I have used ssh-keygen in the past to create new keys for OpenSSH. But this time I wanted to created a DES3 key or triple DES. In a nutshell this applies the DES (data encryption standard) three times to each data block. The advantage to using DES3 is that it helps mitigate brute-force attacks against your key. Triple DES provides a simple method of increasing the key size of DES to protect against such attacks, without the need to design a completely new block cipher algorithm.
To create your public key, we will utilize openssl-utils. There is a vast amount of options provided by openssl-utils, I will just focus on the use for DES3.
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$ sudo openssl genrsa -des3 -out key_erik 1024 Generating RSA private key, 1024 bit long modulus ...++++++ .........++++++ e is 65537 (0x10001) Enter pass phrase for key_erik: Verifying - Enter pass phrase for key_erik:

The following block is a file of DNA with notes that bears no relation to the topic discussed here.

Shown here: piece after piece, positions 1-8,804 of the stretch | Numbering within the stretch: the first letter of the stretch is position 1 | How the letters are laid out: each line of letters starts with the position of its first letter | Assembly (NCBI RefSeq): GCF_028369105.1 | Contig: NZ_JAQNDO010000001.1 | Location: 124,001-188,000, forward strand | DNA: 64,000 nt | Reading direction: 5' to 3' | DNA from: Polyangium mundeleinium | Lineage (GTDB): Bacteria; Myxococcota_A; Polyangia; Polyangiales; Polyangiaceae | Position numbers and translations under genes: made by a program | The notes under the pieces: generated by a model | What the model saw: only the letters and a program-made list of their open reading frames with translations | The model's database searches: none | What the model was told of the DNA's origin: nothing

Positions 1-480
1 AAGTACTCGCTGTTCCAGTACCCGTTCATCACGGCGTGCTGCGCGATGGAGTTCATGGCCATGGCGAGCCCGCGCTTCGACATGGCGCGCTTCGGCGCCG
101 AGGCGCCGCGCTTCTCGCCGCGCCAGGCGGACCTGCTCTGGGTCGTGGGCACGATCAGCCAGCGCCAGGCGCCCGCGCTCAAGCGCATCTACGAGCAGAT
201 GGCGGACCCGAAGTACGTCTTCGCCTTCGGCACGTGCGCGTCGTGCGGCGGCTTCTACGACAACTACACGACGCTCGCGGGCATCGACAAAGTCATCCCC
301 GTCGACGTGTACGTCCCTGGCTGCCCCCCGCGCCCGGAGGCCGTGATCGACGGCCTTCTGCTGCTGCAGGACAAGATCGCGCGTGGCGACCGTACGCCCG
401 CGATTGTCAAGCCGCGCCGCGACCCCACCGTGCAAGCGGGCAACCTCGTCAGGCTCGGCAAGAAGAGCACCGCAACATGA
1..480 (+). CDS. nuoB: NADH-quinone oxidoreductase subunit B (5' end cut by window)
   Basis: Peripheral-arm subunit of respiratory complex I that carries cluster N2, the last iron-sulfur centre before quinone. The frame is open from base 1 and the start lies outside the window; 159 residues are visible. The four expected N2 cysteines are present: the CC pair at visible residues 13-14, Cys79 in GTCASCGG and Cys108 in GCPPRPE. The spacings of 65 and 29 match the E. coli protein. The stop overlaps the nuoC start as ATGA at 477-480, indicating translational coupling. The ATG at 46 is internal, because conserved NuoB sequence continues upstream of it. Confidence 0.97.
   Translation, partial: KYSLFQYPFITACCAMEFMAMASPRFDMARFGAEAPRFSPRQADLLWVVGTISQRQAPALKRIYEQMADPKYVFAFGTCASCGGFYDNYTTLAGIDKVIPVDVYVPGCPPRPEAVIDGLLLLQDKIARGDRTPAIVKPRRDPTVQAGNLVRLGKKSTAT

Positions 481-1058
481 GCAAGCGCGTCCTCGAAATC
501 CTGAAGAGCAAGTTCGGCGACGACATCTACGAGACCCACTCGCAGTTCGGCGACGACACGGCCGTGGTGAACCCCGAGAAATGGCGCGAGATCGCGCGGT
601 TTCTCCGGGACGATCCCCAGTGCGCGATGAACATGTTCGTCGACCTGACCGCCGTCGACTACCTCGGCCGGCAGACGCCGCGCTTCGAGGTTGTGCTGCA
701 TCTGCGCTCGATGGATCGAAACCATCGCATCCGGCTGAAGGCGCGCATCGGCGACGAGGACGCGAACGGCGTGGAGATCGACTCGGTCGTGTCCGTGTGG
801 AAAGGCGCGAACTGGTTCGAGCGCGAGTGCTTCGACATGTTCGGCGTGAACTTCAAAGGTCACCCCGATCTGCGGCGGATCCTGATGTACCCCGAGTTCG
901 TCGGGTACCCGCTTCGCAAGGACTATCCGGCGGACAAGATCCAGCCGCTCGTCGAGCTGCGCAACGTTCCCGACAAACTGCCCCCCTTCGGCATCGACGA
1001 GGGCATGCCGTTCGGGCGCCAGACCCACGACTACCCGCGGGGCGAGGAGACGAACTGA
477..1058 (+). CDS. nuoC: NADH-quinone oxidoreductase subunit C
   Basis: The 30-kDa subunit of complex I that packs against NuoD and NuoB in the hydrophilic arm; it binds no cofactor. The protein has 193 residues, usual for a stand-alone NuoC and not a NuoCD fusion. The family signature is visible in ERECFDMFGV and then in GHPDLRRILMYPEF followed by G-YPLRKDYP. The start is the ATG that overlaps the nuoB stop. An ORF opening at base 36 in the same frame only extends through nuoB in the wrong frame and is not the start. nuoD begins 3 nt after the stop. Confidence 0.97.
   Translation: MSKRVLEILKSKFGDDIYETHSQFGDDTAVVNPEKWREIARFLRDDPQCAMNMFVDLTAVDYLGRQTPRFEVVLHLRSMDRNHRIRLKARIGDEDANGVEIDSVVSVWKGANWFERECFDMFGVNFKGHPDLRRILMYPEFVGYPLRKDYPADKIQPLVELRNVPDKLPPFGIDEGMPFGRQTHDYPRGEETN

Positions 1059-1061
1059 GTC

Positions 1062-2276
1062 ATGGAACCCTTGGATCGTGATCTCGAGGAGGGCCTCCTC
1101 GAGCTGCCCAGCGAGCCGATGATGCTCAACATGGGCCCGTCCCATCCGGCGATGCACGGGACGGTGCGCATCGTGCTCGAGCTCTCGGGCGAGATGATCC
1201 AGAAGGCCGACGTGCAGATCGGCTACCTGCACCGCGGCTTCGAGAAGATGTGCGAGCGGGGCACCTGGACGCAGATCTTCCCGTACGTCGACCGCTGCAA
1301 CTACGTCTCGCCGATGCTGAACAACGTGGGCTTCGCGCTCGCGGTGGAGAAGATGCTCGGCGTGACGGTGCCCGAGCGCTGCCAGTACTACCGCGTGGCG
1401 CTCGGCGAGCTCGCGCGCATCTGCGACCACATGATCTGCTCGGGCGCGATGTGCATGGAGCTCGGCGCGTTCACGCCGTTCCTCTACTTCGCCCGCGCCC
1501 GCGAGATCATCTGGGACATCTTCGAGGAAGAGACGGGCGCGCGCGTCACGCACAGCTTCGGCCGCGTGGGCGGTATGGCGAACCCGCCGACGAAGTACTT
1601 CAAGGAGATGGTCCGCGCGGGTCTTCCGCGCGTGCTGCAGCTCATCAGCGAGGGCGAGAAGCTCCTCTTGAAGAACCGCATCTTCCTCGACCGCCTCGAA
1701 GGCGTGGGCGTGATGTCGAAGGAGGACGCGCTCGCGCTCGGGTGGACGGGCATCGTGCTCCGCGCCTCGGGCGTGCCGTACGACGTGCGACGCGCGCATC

If your key is too short you will get an error from openssl in the form of:
9139:error:0200100D:system library:fopen:Permission denied:bss_file.c:356:fopen('key_erik','w')
Voila, you now have your private key. But alas, a public key is also needed. This is where the ssh-keygen comes into play. There is now the “key_erik” file that is the private key. You must modify the read and write permissions of the private key prior to executing the ssh-keygen command. Thus:
$ sudo chmod 600 key_erik
Then you can execute the ssh-keygen command.
sudo ssh-keygen -y -f key_erik > key_erik.pub Enter passphrase:
Ensure the passphrase matches the passphrase used during the private key generation. Now you have the private and public DES3 keys used for OpenSSH.